Impact on local traffic – increase in engine idling as cars wait for trains to pass
Diesel emissions from locomotives – Trains are relatively efficient in terms of emissions, but we will have more of them.
Coal-fired power plant emissions in Asia – can impact our air quality
Does LRAPA have jurisdiction?
We don’t have jurisdiction over interstate commerce – but we have spoken up in other cases outside our jurisdiction to protect air quality. Examples: Slash-and-burn forestry, field burning, fuel emissions standards.
The LRAPA board has not taken an official position on the coal train issue yet.
Q & A with Merlyn (all paraphrased):
Q: What is the possibility of covering coal cars?
A: The rail company has committed to using best practices to transport coal, which include covering or treatment to form a crust over the coal.
Q: What are the health impacts of coal dust?
A: Pound for pound, diesel emissions are a greater health concern. Coal dust is a coarser particle, our bodies are more effective at filtering out large particles. If a larger quantity of coal dust exists, it could provide a larger risk than other pollutants.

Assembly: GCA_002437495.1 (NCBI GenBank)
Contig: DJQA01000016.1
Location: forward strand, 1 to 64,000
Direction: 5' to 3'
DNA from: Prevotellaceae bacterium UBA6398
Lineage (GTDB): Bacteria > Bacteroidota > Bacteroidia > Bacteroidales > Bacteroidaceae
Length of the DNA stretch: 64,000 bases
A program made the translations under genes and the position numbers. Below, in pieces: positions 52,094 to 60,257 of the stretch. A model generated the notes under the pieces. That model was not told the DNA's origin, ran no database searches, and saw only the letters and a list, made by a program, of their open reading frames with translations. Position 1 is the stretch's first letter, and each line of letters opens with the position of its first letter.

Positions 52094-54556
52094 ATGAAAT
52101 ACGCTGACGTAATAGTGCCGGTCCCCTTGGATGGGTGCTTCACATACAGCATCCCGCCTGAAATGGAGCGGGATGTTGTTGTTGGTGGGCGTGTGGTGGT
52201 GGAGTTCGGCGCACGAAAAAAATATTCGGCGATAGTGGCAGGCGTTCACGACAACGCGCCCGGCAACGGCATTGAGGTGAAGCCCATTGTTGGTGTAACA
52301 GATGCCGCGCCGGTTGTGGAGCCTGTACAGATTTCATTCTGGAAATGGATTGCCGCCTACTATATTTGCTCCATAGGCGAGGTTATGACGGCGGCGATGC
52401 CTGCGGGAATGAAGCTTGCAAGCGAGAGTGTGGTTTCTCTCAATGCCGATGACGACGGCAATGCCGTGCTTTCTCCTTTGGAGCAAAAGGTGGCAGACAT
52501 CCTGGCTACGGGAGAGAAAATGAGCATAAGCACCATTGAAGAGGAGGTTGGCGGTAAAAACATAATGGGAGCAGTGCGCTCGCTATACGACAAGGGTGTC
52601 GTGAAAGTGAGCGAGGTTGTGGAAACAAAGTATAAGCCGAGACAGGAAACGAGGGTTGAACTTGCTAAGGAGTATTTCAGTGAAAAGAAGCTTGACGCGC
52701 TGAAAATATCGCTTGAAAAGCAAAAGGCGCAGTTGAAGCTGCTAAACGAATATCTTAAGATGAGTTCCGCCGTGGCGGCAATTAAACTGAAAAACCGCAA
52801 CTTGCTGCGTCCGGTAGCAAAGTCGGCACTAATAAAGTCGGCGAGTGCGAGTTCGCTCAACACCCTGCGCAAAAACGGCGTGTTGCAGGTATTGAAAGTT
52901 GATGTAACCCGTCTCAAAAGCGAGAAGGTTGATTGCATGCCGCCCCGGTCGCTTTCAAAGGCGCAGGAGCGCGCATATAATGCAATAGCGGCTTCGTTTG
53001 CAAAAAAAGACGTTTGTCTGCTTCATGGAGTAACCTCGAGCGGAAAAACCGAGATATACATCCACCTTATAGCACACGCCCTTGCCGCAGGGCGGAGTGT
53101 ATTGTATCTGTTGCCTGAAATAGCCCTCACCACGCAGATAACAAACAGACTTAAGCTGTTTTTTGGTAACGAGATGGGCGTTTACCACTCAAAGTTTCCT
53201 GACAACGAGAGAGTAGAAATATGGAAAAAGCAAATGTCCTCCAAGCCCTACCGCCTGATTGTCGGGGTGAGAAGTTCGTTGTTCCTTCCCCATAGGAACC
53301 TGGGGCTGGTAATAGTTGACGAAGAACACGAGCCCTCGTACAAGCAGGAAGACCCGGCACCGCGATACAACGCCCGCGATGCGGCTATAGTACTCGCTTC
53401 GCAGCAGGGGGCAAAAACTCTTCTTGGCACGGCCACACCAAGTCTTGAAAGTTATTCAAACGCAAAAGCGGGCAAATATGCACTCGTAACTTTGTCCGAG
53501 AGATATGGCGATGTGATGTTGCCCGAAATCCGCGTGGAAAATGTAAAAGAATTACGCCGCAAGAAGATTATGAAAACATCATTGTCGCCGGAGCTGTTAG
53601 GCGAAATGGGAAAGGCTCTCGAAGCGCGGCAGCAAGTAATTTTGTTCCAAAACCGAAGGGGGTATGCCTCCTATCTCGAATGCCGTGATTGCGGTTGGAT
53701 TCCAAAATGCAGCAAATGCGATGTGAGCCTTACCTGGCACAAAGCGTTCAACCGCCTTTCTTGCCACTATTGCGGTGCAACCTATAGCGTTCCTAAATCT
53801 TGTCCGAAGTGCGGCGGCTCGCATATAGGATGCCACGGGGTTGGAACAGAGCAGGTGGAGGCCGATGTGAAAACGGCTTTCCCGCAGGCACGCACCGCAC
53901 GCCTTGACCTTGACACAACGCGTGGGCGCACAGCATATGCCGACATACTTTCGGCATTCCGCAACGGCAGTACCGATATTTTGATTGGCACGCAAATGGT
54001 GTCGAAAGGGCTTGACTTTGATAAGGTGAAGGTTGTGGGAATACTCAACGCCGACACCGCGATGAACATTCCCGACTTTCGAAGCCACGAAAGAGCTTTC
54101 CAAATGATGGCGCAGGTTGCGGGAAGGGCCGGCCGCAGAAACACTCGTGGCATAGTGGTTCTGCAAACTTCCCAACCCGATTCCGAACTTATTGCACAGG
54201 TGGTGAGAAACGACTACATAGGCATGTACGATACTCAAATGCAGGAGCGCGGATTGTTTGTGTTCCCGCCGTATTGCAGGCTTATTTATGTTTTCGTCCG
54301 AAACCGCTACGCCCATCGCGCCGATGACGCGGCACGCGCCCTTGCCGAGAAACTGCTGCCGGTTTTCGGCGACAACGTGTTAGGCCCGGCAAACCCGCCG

Q: Is LRAPA examining the long-term effects of coal dust on soil?
A: LRAPA is trying to weigh the economic benefits of coal trains versus their environmental impacts. We want to help decision makers at the state level see this part of the picture.
Q: Is it part of LRAPA’s job to weigh benefits, instead of just providing objective scientific opinions?
Q: Would LRAPA come out with a stronger statement for or against coal trains once health impacts are known?
A: LRAPA’s priorities are air toxins and air quality. Railways are a relatively small percent of the problem. We don’t directly make decisions.
Q: How will you quantify coal dust from trains and from coal burning in Asia?
A: LRAPA always monitors air quality in the background. We do a comprehensive railway emissions inventory every three months.
Q: Do you know how many trains are coming through Eugene now?
A: LRAPA measures train traffic by the amount of fuel used, so we don’t know exact train numbers. Details are hard to get from UP and Burlington.

Bob Ferris – Cascadia Wildlands, Executive Director
Worked on coal train issue for two years in Bellingham.
This issue is a perfect example of Naomi Klein’s thesis in The Shock Doctrine: Corporations take opportunity from crises to lower environmental standards.
In this case, the crisis is the unemployment rate. We all need to look at the facts, do calculations, and make our own decisions.
10 million metric tons of coal are proposed to be shipped out
You can’t export coal without importing pollution.
41% of domestic coal comes from the Powder River Basin, from deregulated mines
Deregulated mines don’t make economic sense – the coal is bought for $1/lb, sold for over $100/lb
Also, we offer subsidies to the coal industry in the form of rail line maintenance
Every coal port in the US has a dust problem

Q&A with Bob: